PWM is still visible, but improved over earlier generations (freq now in the 900-1000 Hz range).

Despite the reported premium 1B tint bin, mine seems a little on the warm yellow-green edge of cool white (i.e. more like a "good" WG - maybe a 2B tint bin?).

Preliminary Observations

I think most people will find the IlluminaTi a measurable improvement over the original ITP A3 EOS in pretty much every way.

The titanium construction means that this light is somewhat heavier and certainly more substantial that its aluminum predecessors. As a result, it should be a lot more durable (the thin-walled construction of the A3/Maratac meant that accidental crushing was possible). Of course, titanium also brings with it a few limitations – most notably lack of anodizing and increased thread stickiness/galling. Up to you if it that’s an acceptable trade-off.

Definite body improvements over the A3 are increased gripability and tailstanding (although the Maractac and VersaTi have still more aggressive knurling) and an improved keychain ring. Mode sequence now runs Lo > Med > Hi, which I personally prefer. Note that makers frequently change these things, and the alternate Med > Lo > Hi could become available – check around for current options and status.

The higher output R5 XP-G bin definitely translates into greater output – highest I’ve seen in a 1xAAA light to date. Runtimes on Eneloop seem a little lower on my sample, but that could just be due to Vf variability – I will need to test further XP-G lights to see if that’s a trend or not. Same goes for tint – hard to say from one sample. Note that the Lo mode is definitely not quite as dim as the ealier ITP/Maratac lights (although still quite low, relatively speaking).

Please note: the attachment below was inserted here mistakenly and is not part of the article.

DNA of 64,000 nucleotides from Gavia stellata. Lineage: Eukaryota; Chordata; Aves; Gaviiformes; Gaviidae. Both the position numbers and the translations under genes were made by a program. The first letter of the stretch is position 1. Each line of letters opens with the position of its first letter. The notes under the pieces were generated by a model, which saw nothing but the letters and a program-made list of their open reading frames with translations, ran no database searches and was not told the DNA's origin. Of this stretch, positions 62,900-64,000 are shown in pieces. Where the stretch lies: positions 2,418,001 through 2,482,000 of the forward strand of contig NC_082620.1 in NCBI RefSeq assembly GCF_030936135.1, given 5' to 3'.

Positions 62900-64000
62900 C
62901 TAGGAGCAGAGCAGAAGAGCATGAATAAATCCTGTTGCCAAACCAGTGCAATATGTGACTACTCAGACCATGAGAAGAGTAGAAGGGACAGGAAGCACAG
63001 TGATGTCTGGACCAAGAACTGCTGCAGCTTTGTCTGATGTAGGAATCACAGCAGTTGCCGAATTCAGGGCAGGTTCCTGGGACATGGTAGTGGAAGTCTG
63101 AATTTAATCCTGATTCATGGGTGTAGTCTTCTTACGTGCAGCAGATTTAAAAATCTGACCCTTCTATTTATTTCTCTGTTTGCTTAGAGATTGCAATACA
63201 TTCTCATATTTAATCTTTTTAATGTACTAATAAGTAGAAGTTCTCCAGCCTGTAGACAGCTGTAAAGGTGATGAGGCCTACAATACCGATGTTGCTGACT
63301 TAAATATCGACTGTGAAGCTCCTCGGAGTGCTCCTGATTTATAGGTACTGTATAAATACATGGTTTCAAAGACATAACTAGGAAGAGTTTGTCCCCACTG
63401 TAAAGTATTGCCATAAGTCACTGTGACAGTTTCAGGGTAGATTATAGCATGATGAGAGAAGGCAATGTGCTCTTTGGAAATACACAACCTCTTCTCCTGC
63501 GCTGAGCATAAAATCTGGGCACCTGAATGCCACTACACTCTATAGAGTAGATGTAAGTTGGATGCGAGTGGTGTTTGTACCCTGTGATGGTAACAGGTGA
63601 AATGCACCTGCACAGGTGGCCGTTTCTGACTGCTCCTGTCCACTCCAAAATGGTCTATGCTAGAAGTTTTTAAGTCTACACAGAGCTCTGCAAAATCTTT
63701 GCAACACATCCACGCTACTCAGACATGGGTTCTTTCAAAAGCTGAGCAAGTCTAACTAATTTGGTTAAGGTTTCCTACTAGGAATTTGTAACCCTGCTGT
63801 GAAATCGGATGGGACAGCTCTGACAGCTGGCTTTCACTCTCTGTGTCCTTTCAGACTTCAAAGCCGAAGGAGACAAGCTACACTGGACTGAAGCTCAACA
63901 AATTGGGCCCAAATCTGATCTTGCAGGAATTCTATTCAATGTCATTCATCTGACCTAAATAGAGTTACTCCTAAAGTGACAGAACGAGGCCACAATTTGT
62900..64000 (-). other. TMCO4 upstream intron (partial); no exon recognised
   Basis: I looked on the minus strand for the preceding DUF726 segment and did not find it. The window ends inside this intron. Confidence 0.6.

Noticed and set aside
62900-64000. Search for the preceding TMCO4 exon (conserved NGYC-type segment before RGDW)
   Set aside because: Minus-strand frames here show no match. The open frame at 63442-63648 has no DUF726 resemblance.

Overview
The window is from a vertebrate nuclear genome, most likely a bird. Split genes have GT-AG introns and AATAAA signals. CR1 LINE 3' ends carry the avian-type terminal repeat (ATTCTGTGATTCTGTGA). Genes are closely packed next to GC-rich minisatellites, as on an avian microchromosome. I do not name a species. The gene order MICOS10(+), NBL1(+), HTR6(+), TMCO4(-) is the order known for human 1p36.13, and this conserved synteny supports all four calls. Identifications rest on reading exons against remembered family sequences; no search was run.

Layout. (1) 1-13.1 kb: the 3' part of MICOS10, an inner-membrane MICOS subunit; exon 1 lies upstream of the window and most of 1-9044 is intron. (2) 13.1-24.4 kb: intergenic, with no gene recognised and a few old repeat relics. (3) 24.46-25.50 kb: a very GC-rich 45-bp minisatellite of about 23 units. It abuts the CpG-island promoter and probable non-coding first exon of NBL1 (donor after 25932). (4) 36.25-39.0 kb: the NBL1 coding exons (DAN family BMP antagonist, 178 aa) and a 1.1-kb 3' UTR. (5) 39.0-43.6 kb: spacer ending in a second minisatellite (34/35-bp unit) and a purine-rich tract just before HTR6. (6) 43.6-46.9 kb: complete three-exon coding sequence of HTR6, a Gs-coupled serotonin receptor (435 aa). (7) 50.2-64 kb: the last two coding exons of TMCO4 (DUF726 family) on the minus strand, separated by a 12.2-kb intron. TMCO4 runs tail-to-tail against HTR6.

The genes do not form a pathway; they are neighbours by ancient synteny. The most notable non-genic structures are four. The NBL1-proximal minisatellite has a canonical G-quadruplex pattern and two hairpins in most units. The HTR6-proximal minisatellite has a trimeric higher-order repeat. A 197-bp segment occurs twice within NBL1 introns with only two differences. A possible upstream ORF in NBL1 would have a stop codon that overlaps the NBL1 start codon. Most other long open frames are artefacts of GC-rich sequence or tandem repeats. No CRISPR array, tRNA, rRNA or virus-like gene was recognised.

Presentation-wise, it comes in a nice package with a good collection of extras. In keeping with their budget status, the A3 offerings are a little skimpy (to put it kindly), and the Maratac comes simply in a sealed bag! Nice touch to include an Energizer L92 lithium, as this is my preferred energy source for these little 1xAAA lights. Most people I know in the "real world" still don’t use NiMH rechargeables, so I invariably include a L92 with any 1xAAA light I give away to family and friends.

I’m glad to see the ITP/Maratac line updated in this Titanium offering. I haven’t tested the A3 Titanium, but I imagine its performance is identical to the original A3. The IlluminaTi definitely has some across-the-board upgrades. I also much prefer this control mechanism over some of the more cumbersome alternatives – the IlluminaTi switching worked reliably in my testing (even better than the original A3/Maratac in fact).

All in all, a nice upgrade to the ITP/Maratac 1xAAA lights, especially for fans of titanium.

To follow the online discussions for this review, please see the full review thread at CPF.

Return to the master review list (at flashlightreviews.ca).

For a list of all my CPF flashlight reviews in chronological order by battery type (direct link to CPF), please see here:
Candlepowerforums Threads by Selfbuilt

If you are interested in sending a flashlight to me for review, please see my Terms and Conditions here:
Terms and Conditions

For more information on my testing methodology, please see my Methodology section here:
Testing Methodology

Unfortunately, my flashlights are expensive to feed with all the runtime tests I perform. I don't accept any payment for any of my flashlight reviews, but I will gratefully accept donations to my Paypal battery fund. Your contributions will go toward helping defray the costs of creating all my detailed reviews.


For cash donations, please use my personal Paypal account (note that ONLY cash transactions are possible on this account).


For all credit/debit card donations, please use my regular Paypal account.

Page last updated on February 28, 2011 - selfbuilt (at) sliderule (dot) ca (replace the "at" and "dot" labels with the appropriate symbol for e-mail)
All material © 1999, 2011 by Eric Marcotte.